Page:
Pic of the day: The Lord of Terror, as imagined in the Japanese animation Aa Megami-sama. Deliver us from ...
Evil or Devil?
I have heard this at least twice, from different people, with many years between. Probably a decade or two. So it is probably some kind of urban legend in Christian milieus, except is it true in a manner of speaking.
In the Lord's Prayer, the only prayer commonly known by nearly all Christians, we say: "But deliver us from evil". The twist on this is that it can also be translated as "deliver us from The Evil One".
Evidently ancient Greeks either could not or did not feel obliged to use articles like "the" or "an" to specify how specific the thing was they talked about. I am not sure when they started doing that. According to my Norwegian teacher back in High School, the invention came from Egypt and spread via Rome to the Germanic language, a process that took many centuries. I am not sure if Greeks picked it up before or after, but probably before the Romans, since the Romans loved to imitate the Greeks. And we imitated the Romans again. But then again, this was a pretty nifty invention. Finnish still doesn't have it, but I read that they use some other word meaning "these" or some such instead of "the" when they feel the need. (I may be wrong about that, though, I only knew tourist Finnish at the best of times.) The point is, this language feature is still spreading so it sounds plausible indeed that the Greek original of the New Testament could be translated either way.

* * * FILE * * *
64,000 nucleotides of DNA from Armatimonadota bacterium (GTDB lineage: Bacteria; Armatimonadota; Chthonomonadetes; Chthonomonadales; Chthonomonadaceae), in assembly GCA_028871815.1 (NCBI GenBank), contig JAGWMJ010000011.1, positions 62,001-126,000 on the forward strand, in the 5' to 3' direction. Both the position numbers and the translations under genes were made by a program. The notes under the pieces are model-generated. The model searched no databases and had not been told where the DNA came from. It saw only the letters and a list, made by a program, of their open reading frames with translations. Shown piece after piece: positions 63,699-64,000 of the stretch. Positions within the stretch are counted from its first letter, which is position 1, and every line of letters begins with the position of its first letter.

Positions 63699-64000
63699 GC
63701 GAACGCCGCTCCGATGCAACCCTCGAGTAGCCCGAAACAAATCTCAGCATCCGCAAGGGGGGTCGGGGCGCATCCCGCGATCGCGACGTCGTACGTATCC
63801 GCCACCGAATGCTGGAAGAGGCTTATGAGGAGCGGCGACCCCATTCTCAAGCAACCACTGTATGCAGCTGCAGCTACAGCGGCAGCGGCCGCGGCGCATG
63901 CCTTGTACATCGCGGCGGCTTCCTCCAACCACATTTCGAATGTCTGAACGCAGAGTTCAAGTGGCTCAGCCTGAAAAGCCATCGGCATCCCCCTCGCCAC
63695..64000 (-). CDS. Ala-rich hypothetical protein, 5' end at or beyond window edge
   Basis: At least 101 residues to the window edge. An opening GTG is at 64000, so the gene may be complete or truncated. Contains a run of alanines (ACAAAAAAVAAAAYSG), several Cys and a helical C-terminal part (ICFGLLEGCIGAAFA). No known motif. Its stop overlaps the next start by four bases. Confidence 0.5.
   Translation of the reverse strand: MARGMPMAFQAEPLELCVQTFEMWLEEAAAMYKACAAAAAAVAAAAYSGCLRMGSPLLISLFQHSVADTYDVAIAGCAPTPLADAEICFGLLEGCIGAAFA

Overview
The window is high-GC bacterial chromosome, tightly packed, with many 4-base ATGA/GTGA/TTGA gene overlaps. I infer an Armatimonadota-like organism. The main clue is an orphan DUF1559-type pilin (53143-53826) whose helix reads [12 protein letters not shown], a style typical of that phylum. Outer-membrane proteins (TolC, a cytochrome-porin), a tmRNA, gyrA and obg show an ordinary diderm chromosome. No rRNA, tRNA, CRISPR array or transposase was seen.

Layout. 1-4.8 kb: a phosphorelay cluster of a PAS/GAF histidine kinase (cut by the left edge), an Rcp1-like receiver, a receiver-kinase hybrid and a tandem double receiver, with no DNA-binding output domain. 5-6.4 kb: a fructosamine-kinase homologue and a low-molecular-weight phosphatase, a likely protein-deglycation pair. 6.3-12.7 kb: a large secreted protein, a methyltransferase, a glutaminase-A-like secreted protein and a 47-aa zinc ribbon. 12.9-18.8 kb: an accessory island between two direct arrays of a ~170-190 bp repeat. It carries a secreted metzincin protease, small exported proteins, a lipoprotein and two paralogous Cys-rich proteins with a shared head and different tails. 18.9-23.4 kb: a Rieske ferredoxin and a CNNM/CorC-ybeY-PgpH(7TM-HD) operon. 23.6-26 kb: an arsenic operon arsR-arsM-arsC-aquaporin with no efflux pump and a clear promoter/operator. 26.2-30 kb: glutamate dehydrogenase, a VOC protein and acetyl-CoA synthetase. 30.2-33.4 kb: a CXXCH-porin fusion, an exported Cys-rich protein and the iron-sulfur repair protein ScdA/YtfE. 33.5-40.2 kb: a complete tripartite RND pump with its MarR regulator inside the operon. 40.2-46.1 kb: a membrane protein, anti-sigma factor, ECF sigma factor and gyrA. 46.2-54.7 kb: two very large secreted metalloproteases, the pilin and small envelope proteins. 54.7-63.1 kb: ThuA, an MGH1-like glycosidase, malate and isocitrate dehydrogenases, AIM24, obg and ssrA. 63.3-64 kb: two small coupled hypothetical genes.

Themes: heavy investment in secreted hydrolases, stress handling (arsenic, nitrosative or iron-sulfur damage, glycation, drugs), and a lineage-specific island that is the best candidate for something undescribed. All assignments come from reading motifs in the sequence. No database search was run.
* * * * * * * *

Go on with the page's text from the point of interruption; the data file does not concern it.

What bothers me is the motivation of the people who tell this. Isn't "deliver us from evil" pretty much ideal already? I suppose these people feel that the Evil One is more scary. Like, evil is pretty fun but the Devil has horns and hairy goat legs and dubious sexual appetites and is generally someone you don't want to meet in a dark and narrow place. So, uhm, is their idea that we should continue to do evil and then pray the Lord to deliver us from the personified debt collector of evil? I think that is not a good attitude to foster in the lambs.
Since the phrase comes just after "And lead us not into temptation" (to which I am sure many of us silently add, "we know the way already!") it is pretty clear to me that it is not about being delivered from the evil that others may do against us – in fact, the Lord pretty much said flat out that this was to be expected – but rather about being delivered from doing evil. And I don't really think you can improve upon that by personifying it. On the contrary, this perpetuates the idea that evil is something outside me. But the sad truth is that evil is mostly a problem when we do it. Even if Satan is camping on your porch with 666 demons, this is much less of a problem than if you get even a little angry at your brother. No, seriously. If you can say like Jesus: "The Prince of this World comes, and he has no part in me", then you are already delivered from the Evil One. It is only a matter of time. But that is a mighty big if, isn't it?
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